As healthcare stakeholders collectively move away from reactive treatment and toward proactive management and care, physicians are in desperate need of real-time, remote patient information to preempt negative health events.

Wearables and in-home clinical devices provide comprehensive, out-of-hospital patient insights necessary for a value-based care system to function efficiently and effectively. Patient-generated health data (PGHD) offers physicians valuable routine and lifestyle insights, like sleep, blood pressure, heart rate, weight, activity levels, and so on — which indicate a patient’s health, decision-making, program adherence, and outcomes.

With more than 40% of US households (with broadband) owning a connected health device, the availability of patient-generated health data is proving to be a large opportunity for healthcare providers to capitalize on as a means to better understand their populations.

As clinicians and researchers alike look to find the most accurate, secure data available, skepticism tends to arise when it comes to usability of wearables data in a clinical setting. Physicians are rightfully asking whether digital health data from wearables and in-home clinical devices can stack up to the rigorous clinical standards of in-hospital devices. In reality, in-hospital devices require regular calibration, and without it, can see diminishing accuracy. However, the data that wearables and remote medical devices provide offer important insights into patient health that are often otherwise completely unavailable.

Though the increasing sophistication of sensors in wearable and in-home devices is helping quickly improve the accuracy of technology, activity trackers may not provide data that is 100 percent accurate. What they do provide, perhaps more importantly, are aggregate trends with an accurate view into the progress or setbacks of a patient. For instance, if a patient recently discharged from a knee surgery takes 1,000 steps on the first day; that doesn’t matter as much as the progressive trend from 1,000 to 10,000 over several weeks — indicating treatment adherence and positive outcomes. The data points and trends these devices provide are clinically relevant in care delivery, management, and coordination.

Rather than replacing clinical decision-making tools and processes in the hospital, the information gathered from these wearables and in-home devices offer valuable information that can augment and support a clinician’s decision-making process. Instead of making a clinical decision on a single data point, physicians can use PGHD to identify trends in a patient’s health and intervene before a negative health event occurs to improve outcomes.

To efficiently manage patient populations — specifically those with chronic diseases — providers need these data to support the continuous monitoring of patient’s health-related activities outside of the clinical setting.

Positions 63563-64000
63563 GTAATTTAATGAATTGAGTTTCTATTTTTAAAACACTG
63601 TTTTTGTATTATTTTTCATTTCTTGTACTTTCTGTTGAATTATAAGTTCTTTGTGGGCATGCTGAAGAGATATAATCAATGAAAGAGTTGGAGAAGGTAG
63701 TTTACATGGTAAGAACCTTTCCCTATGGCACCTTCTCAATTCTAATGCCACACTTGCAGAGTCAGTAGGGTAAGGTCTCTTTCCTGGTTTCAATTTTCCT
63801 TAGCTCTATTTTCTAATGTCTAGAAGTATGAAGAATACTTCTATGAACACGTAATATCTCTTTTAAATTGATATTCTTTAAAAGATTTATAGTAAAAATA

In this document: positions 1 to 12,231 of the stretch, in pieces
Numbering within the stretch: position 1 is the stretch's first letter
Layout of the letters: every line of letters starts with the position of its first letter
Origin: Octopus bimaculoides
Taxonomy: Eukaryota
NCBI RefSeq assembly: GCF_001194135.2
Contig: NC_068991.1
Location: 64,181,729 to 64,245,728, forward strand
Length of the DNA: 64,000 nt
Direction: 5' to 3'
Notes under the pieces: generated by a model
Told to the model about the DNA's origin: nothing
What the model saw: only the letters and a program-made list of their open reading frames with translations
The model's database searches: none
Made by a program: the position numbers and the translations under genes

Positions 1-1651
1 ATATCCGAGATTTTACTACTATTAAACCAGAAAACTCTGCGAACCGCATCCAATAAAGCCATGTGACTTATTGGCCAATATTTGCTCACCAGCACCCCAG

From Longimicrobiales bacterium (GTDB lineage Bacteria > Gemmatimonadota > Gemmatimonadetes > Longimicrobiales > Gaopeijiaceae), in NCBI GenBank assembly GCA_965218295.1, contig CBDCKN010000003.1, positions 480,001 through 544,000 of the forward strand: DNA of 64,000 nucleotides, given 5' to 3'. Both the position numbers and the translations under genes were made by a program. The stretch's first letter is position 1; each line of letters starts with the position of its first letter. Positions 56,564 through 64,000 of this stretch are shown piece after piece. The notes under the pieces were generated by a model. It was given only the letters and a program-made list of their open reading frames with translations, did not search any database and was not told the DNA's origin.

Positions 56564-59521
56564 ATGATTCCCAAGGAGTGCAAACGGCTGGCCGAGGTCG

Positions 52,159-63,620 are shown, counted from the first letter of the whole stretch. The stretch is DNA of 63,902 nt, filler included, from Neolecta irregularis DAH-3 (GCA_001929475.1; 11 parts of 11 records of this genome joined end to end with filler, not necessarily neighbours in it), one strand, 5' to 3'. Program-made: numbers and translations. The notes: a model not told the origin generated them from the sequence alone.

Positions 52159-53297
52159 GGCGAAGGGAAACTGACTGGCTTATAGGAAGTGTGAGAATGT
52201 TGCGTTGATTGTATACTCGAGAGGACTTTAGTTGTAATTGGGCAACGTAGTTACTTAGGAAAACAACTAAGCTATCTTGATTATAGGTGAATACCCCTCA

For example, if a provider notices a significant decrease in the activity levels of a person with diabetes’  — as indicated by his or her wearable device data — this could indicate a downgrade in his or her condition, the onset of a cardiac or depressive episode, or a myriad of other problems. While the total number of steps might not be 100 percent accurate, the patient’s provider will recognize the value of general walking and activity trends over time.


Similarly, such information about patients at risk for heart failure can be equally important. Heart failure patients will show similar trends — restless sleep, high blood pressure and weight gain — all of which can be monitored with the most basic tracking devices. If these trends become apparent, doctors can bring patients to the hospital for further testing or new treatments — before a negative health event occurs. Doctors understand that a trend of blood pressure readings above 150 should trigger a check on the patient and possibly an intervention.

Adding Context to Data

Most data requires the context and knowledge of medical personnel, especially as the data relates to the management of a chronic condition or post-discharge summary. Consider FDA-approved glucose tests. Two finger pricks only minutes apart can yield different results — and medical professionals understand this and can adjust accordingly.

That kind of context with wearable health trackers is now available, as well, increasing their value in healthcare for the millions of patients already tracking their health data outside of the doctor’s office.

Physicians need the right data at the right time in order to take the right action.

Through trackers, we can monitor patients in ways that were never before possible. We, as an industry, can’t slow down adopting new techniques in patient tracking and care.

The pace of innovation in this space is increasing. As the pressure mounts to provide high quality care at increasingly lowered costs, the data offered by these devices provides an opportunity for providers to make more insightful decisions for their patients.

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